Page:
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100 Words Film Fest: Future Arrives Via Short Film

by John Schacht

November 3, 2015

Photos: (top) A scene from Water Bedouin, an official entry this year from Turkey; (middle) Red Ribbon, an official entry from Italy; (bottom) Music composer Fred Story and Queens University student Austin Huddy in this year's mentoring program.

We live in a world of 140-character Twitter narratives, six-second Vines and 10-minute Ted Talks. Seen in that light, a film festival that limits its creators to 100 words seems less like an outlier than a logical next step for filmmakers in the digital revolution. And, in just its second year, there are hints that Charlotte’s 100 Words Film Festival may be part of—if not quite heralding—a new revolution in cinema.

The sample size is small, but in just two years the 100 Words Film Festival has more than doubled the amount of entries received and expanded screenings from one day to two (screenings are Friday and Saturday at 8 p.m. at McGlohon Theatre; tickets available here). Filmmakers from nine foreign countries sent their work in for judging this year—compared to five foreign entries last year—and national submissions stretched from New York to California. A film class at Ohio State University held their own 100 Words competition after their instructor had a film in last year’s festival, and a Memphis arts organization that works with inner city middle school students asked to do the same.

These are all indisputable signs of health for the young festival, but for Scott Galloway of locally based Susie Films, the festival’s founder, they’re also a harbinger of future trends already here.

“That’s the other thing that’s exciting about short-form work in the world that we live in,” says the 47-year-old Galloway, who’s produced over 800 programs for networks ranging from ABC to HGTV, “there are significant cultural shifts that help us.”

Galloway’s idea may have begun as a way to focus student filmmakers on what he perceived as their chief weakness—storytelling—but it’s also positioned perfectly to take full advantage of today’s rapidly changing media landscape. Galloway remembers when short films were the bastard child of film festivals, and recalls his first Sundance festival in the mid-90s where shorts were “shown in the run-down theatre down the street around the corner that nobody went to.” Now, he notes, they’re just as likely to open or close film festivals, and “part of that popularity is due to the fact that you have all these platforms to show them.”

He cites the example of Drew Barnett, a North Carolina School of the Arts student whose film—Say No More, depicting the Charlotte Rescue Mission’s works—won the top student prize at last year’s festival. That pairing of a student filmmaker with a non-profit is part of the Festival’s purview and meant to benefit both.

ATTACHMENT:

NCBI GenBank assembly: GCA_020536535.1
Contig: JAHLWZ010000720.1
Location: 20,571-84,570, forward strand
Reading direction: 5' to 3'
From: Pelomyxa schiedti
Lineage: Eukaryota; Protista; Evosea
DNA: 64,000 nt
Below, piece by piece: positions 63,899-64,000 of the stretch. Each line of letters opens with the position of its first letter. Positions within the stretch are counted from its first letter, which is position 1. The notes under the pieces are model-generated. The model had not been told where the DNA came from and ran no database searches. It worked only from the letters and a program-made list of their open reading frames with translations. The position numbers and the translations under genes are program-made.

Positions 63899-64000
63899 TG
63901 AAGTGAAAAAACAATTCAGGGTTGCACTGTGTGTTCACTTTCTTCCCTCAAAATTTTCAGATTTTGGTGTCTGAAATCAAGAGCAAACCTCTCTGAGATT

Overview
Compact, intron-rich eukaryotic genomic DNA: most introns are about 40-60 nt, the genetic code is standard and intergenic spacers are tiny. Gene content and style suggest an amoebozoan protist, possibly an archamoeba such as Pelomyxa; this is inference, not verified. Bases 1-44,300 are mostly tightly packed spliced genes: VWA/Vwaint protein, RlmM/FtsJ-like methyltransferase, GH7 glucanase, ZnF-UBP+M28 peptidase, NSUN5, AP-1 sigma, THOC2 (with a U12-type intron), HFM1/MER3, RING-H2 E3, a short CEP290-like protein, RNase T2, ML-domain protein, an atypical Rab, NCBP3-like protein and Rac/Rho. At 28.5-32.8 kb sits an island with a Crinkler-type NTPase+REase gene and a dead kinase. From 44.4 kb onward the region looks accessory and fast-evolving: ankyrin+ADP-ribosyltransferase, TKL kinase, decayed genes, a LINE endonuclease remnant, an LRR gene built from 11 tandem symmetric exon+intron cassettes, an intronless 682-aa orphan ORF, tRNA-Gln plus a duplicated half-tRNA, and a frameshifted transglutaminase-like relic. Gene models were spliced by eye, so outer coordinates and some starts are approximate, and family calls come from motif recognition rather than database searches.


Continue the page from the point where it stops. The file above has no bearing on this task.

“Drew then has his own film which is his own kind of calling card,” Galloway explains, warming to the topic of multi-platforming, “the School of the Arts has a student who’s made a film that’s won an award at a film festival that they can use it for their purposes, and the Charlotte Rescue Mission can use the film for their purposes—and so that one film manifests itself in many different ways.”

And like many events in this bold new frontier, the reverberations can extend far beyond what one initially foresees. With on-line hosts like YouTube and Vimeo linking through social media like Twitter, Facebook and Instagram, the heavy lifting of film distribution turns into mere mouse-clicks or screen-swipes. Spreading the word isn’t just easier, it can be limitless.

And before you know it, your modest Charlotte film festival is receiving submissions from the United Arab Emirates, Canada, France, Germany, Poland, Switzerland, Syria, Italy and Turkey. (Filmmakers from the last two will be traveling to Charlotte for the screenings, and are part of Charlotte Viewpoint’s latest Conversations series on Saturday from 5-7 p.m. at the Dunhill Hotel; more info here.) That’s in large part thanks to Withoutabox.com, a digital submissions site used by film festivals around the world. But it’s also due to the ease with which information crosses old borders.

Take the case of Andrea Marcovicchio, whose film Red Ribbon made it past the initial cut and into the screenings. Marcovicchio’s 5-minute film chronicles how his small Italian hometown, Verbania, honors the partisans who fought against the Axis powers in WWII, including Italy’s fascist leader Benito Mussolini.  Galloway and the 100 Words staff loved the film, and when Marcovicchio was notified that his film was in, he expressed interest in coming. The logistics proved a bit knottier—Galloway speaks as much Italian as the filmmaker does English; virtually none—until a UNC Charlotte Italian professor was enlisted and, with the help of Skype, of course, the obstacles were brushed aside.